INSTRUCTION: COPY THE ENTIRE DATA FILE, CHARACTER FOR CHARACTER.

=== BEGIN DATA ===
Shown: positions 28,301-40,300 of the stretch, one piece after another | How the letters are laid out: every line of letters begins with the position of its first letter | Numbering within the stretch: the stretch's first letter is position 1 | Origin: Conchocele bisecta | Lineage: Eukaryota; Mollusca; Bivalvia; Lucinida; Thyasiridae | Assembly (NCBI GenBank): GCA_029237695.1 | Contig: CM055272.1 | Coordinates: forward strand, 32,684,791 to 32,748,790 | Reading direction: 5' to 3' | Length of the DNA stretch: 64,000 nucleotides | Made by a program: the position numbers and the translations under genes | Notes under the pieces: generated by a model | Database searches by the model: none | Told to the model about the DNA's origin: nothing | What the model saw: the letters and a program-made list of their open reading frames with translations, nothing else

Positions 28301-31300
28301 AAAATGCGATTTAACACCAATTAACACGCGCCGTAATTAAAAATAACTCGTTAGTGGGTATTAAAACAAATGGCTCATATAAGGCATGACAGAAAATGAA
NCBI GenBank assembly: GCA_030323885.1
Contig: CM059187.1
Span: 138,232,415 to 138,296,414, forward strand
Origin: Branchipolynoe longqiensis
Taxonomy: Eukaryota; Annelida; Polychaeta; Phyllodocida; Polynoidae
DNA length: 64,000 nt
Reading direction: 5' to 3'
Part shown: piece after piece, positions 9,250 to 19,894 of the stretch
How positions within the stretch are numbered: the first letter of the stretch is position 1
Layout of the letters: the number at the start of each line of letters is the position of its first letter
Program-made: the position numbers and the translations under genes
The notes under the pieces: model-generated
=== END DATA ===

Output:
Shown: positions 28,301-40,300 of the stretch, one piece after another | How the letters are laid out: every line of letters begins with the position of its first letter | Numbering within the stretch: the stretch's first letter is position 1 | Origin: Conchocele bisecta | Lineage: Eukaryota; Mollusca; Bivalvia; Lucinida; Thyasiridae | Assembly (NCBI GenBank): GCA_029237695.1 | Contig: CM055272.1 | Coordinates: forward strand, 32,684,791 to 32,748,790 | Reading direction: 5' to 3' | Length of the DNA stretch: 64,000 nucleotides | Made by a program: the position numbers and the translations under genes | Notes under the pieces: generated by a model | Database searches by the model: none | Told to the model about the DNA's origin: nothing | What the model saw: the letters and a program-made list of their open reading frames with translations, nothing else

Positions 28301-31300
28301 AAAATGCGATTTAACACCAATTAACACGCGCCGTAATTAAAAATAACTCGTTAGTGGGTATTAAAACAAATGGCTCATATAAGGCATGACAGAAAATGAA
NCBI GenBank assembly: GCA_030323885.1
Contig: CM059187.1
Span: 138,232,415 to 138,296,414, forward strand
Origin: Branchipolynoe longqiensis
Taxonomy: Eukaryota; Annelida; Polychaeta; Phyllodocida; Polynoidae
DNA length: 64,000 nt
Reading direction: 5' to 3'
Part shown: piece after piece, positions 9,250 to 19,894 of the stretch
How positions within the stretch are numbered: the first letter of the stretch is position 1
Layout of the letters: the number at the start of each line of letters is the position of its first letter
Program-made: the position numbers and the translations under genes
The notes under the pieces: model-generated